Home Movies Movie Interviews Amy Sherman-Palladino Talks ‘Bunheads’ Winter Premiere And ‘Gilmore Girls’ Comparisons
Amy Sherman-Palladino Talks ‘Bunheads’ Winter Premiere And ‘Gilmore Girls’ Comparisons
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Amy Sherman-Palladino Talks ‘Bunheads’ Winter Premiere And ‘Gilmore Girls’ Comparisons

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Bunheads is back tonight on ABC Family, and to celebrate, we have all the details on series return from creator Amy Sherman-Palladino! Check out the full interview below!

How many episodes is this second batch, and what are the odds at this point, how does it look for having a second season?

A. Palladino: There are eight episodes right now, and I have no freaking idea.  The world of ABC Family is different, they have a whole different show schedule with  Seasons 1, 1a, 1b, 1c.  Some of their other shows, I think they’re on Season 1/25.

I think they’ve done about 4,000 shows and they’re not on Season 2 yet, so I don’t really know how it works on ABC Family.  It’s a new kind of family.  But as far as what we discussed with what I promised ABC Family in terms of where I’m going with the girls and the dance and blah, blah, blah, I haven’t lied to them and they seem a little happy at the moment, so I will take that as a positive sign. 

Will we be seeing Alan Ruck, who plays the dead husband, at all in these episodes coming up?

A. Palladino: You will.  Alan Ruck has said to me, “… you’re going to have to let me go now.  I don’t know how many other ways you can bring me back.”  And I’ve said to him, do not underestimate me, young man, because I will figure it out, because he shows up and the whole world is a little cheerier.  He’s just so great.

You’ve created some wonderful television shows like Gilmore Girls and now of course Bunheads, where do you get your inspiration to make shows with such great plots and interesting characters?

A. Palladino: Well, I don’t know, just a lack of therapy, perhaps, no time to work it out on a couch with a man and an iPad.  I love family interaction, and in a weird way Gilmore, obviously was family, but this show is a new kind of family, I’ll keep saying that, because it’s my favorite  tagline ever, but it is about people who, you know, somebody once told me, “You just created your own family.”  I don’t care what, if your family isn’t exactly what you need it to be, then go out and create it, find it.  And that’s what this show is about.  It’s about creating your own family, finding your own support system.

And I just enjoy that because you never run out of stories, because you’re never not mad at your family, it never ends, I mean, even if you have a nice family, it’s all over.  So it’s a little bit of that. And this is a little bit based on my experiences. I was supposed to be a dancer, so I spent a lot of time in ballet class, and the interactions between girls in an intense environment like that, it’s always been a very interesting world to me, and that ballet dressing room, that’s where a lot of stuff goes down, so I’ve got an opportunity to be able to explore a world that I love.  I love dance.  I just love it.  I love watching it.  I love watching other people do it.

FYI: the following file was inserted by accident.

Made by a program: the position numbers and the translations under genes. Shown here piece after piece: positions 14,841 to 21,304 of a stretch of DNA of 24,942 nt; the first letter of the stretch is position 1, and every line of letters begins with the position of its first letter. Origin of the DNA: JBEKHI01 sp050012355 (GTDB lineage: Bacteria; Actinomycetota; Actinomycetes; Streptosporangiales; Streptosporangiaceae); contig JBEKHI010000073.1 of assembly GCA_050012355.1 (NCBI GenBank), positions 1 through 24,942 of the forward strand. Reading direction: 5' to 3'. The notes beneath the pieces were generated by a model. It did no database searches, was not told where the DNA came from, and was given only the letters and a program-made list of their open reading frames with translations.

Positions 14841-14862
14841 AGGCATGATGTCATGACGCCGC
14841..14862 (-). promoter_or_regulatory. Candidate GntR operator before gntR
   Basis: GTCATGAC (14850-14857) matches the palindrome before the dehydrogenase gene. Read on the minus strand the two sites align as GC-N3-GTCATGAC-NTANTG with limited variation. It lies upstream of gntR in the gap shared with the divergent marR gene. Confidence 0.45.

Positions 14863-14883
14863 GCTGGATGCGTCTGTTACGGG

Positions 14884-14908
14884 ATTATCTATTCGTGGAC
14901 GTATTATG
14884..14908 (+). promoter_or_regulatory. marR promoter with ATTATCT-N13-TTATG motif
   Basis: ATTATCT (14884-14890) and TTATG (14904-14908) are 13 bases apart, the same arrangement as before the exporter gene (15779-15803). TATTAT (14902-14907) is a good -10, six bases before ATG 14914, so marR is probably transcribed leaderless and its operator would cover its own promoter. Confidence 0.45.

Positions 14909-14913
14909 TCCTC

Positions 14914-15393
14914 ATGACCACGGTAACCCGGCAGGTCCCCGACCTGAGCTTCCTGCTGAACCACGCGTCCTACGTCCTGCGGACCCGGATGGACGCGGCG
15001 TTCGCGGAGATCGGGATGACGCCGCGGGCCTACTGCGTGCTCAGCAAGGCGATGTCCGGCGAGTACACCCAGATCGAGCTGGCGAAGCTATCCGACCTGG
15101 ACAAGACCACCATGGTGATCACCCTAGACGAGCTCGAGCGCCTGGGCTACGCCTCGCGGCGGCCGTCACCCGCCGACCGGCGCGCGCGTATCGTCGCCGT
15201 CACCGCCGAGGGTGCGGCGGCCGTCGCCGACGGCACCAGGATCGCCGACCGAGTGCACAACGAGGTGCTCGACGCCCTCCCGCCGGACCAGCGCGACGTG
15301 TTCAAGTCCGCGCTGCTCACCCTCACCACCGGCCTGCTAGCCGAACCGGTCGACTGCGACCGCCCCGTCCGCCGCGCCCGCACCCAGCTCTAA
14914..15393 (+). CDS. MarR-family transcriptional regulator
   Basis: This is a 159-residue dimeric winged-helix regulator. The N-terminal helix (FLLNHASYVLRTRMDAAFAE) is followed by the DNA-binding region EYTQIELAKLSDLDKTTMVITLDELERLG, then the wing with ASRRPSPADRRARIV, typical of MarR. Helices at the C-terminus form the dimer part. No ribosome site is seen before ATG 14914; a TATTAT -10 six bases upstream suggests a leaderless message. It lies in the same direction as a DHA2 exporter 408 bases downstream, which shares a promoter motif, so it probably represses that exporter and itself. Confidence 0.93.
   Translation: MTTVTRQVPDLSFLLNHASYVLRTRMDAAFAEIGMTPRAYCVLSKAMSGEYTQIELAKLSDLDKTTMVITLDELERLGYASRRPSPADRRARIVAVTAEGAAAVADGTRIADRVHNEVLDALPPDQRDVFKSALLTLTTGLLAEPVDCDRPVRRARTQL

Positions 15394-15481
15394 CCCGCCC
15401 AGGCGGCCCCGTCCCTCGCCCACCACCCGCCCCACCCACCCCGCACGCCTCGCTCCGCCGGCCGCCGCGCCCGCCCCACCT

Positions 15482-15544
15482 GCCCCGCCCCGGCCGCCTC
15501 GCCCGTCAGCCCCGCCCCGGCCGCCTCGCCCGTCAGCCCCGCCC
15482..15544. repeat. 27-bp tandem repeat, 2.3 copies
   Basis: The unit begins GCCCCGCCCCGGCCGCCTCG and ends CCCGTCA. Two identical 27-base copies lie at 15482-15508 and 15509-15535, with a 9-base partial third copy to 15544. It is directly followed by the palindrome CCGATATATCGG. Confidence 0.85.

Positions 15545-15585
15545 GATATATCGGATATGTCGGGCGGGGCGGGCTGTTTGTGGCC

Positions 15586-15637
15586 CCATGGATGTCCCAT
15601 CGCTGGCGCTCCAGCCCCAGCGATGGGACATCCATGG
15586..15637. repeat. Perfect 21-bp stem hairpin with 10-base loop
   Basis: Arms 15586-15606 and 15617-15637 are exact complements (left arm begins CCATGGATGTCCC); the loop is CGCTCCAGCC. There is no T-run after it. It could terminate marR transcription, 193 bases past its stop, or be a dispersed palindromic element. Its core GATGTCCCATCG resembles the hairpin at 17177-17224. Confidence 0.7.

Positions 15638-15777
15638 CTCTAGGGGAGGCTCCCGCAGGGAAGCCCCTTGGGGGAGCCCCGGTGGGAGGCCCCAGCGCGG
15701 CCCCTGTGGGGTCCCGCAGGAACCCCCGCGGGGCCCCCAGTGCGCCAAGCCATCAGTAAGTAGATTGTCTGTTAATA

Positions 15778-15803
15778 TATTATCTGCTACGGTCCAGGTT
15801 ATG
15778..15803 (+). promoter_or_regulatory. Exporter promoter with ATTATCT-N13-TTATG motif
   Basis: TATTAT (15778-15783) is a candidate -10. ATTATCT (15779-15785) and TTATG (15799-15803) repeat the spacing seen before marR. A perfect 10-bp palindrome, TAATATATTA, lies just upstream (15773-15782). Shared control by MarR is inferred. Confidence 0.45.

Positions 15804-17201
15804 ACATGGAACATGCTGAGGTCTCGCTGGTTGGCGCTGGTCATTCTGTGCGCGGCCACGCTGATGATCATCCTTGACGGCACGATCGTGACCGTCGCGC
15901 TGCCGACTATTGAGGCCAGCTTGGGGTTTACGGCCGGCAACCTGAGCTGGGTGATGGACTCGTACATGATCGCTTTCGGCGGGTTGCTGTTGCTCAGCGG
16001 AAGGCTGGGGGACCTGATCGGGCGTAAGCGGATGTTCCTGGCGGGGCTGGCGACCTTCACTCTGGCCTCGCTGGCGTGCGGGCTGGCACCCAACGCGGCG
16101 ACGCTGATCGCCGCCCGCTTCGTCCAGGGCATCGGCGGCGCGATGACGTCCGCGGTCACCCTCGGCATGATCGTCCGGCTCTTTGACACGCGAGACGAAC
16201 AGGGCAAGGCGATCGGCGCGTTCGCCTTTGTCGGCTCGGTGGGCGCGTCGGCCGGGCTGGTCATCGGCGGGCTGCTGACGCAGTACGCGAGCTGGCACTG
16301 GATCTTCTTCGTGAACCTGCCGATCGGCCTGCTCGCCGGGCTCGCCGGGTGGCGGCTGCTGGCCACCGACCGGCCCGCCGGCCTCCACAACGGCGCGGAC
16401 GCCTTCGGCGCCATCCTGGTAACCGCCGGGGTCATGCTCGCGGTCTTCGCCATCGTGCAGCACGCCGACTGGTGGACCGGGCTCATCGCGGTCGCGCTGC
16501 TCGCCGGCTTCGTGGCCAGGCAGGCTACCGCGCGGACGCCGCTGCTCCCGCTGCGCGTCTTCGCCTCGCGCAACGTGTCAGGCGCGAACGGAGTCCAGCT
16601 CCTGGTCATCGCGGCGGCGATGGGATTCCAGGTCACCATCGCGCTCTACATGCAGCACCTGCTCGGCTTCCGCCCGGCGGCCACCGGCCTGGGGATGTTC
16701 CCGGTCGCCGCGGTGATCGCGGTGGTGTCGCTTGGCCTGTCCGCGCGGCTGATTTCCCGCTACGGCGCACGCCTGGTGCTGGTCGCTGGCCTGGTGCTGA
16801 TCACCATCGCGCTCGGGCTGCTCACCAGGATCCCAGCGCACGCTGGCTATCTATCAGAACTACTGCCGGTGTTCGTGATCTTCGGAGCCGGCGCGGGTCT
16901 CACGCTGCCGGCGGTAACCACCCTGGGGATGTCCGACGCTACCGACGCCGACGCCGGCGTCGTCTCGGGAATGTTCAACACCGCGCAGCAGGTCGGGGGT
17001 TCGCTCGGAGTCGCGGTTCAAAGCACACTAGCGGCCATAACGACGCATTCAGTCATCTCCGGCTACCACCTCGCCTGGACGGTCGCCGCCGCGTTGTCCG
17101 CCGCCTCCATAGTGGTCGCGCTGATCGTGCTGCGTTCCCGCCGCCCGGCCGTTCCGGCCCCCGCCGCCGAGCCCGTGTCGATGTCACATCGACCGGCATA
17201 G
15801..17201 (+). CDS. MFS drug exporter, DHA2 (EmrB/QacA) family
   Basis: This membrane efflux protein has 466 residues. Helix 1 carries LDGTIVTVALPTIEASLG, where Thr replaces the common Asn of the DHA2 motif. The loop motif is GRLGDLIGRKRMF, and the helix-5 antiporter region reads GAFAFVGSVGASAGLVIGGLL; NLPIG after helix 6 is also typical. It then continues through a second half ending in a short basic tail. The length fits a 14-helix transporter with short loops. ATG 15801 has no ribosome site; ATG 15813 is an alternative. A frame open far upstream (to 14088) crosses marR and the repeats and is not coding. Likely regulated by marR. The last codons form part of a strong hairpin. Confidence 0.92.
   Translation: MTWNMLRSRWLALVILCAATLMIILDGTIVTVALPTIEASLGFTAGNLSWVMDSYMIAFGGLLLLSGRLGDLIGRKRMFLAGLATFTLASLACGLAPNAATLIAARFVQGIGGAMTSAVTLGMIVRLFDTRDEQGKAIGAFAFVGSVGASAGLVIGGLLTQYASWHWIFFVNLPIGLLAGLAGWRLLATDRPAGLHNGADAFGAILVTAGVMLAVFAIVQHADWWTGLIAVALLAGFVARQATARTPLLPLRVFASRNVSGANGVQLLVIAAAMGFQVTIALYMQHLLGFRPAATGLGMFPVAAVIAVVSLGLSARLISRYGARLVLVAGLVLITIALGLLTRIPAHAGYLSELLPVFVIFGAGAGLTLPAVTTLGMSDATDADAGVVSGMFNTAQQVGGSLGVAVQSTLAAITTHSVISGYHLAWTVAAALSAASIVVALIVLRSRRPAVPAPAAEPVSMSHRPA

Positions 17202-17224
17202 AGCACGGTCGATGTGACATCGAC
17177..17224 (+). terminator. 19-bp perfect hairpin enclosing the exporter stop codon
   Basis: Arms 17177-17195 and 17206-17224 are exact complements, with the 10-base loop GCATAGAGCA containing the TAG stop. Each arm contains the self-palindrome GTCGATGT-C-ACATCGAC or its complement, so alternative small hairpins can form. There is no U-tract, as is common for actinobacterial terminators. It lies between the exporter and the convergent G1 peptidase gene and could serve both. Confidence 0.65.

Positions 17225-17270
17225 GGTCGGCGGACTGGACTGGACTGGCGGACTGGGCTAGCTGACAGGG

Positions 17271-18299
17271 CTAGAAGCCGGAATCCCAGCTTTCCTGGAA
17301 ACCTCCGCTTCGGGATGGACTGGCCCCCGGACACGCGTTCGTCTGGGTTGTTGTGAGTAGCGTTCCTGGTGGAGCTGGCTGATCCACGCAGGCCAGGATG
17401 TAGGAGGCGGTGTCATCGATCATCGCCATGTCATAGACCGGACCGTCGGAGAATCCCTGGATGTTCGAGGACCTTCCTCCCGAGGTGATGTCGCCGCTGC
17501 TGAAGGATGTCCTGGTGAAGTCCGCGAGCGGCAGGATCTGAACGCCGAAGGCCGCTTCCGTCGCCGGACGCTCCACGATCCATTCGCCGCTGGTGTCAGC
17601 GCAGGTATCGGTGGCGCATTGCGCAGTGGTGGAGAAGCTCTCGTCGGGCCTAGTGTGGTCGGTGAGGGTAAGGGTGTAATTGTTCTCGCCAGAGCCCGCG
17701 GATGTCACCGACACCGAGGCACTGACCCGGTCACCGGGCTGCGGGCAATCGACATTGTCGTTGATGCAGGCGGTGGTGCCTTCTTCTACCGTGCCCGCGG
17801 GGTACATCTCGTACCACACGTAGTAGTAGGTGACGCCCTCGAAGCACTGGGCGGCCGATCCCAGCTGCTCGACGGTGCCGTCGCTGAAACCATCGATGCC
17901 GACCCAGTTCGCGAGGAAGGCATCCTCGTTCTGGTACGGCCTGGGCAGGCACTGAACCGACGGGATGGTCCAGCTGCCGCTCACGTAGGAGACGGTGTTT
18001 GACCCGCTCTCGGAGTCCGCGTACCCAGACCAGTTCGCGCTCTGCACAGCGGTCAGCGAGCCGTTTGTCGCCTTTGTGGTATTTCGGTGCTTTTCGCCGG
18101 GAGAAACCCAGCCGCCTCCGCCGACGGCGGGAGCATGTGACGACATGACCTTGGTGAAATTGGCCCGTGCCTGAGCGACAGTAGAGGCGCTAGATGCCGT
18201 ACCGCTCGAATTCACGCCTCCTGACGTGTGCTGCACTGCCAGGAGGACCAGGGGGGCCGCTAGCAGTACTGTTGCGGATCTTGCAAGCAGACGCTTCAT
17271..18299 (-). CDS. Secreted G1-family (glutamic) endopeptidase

And when I was handed the delicious Sutton Foster, when you’ve got somebody who can do anything in the world, it opens up an avenue of anything you ever wanted to do, suddenly you can do it, you can drive down the street and you see an AT&T store, and somebody screaming outside of an AT&T store, and you’re like, wow, that would be funny.  I would enjoy watching Sutton scream at someone – I just passed an AT&T store, by the way, so there you go, there’s my inspiration.  It really just comes from that, it comes from real life experience, it comes from the people around you, and it comes from working with the best.

Speaking of working with the best, you’ve worked with some great actors in Gilmore Girls and you have a tendency to put actors from previously successful shows into new shows like Bunheads.  Are you trying to maybe recreate the magic that made Gilmore Girls successful with Bunheads?

A. Palladino: Yes, exactly.  Do you know what it is, my particular style of writing, love it or hate it, it is very specific and when I find a particular person who can knock it out of the ballpark, it’s like Orson Welles and his group of mad actors that he would use in everything – not that I’m Orson Welles, although I wouldn’t mind being Orson Welles someday – but the idea that you’re lucky enough in your career to collect people who are particularly good at the stuff that you like to write, and when you find them you want to write for them.

I find myself longing to write for Liza Weil, or longing to write for Sean Gunn, or longing to write for Todd Lowe, or Rose Abdoo, and when you have a jones to write for certain people because they’re so good, I understand the whole concept of you’re trying to build a whole new reality, but the reality of show business is when you find people that are great, you’ve got to work with them and you’ve got to latch on to them, because there’s not billions of people out there who are special.  And if you find a merry band of madmen who will come and make things wonderful, I will write for those people forever.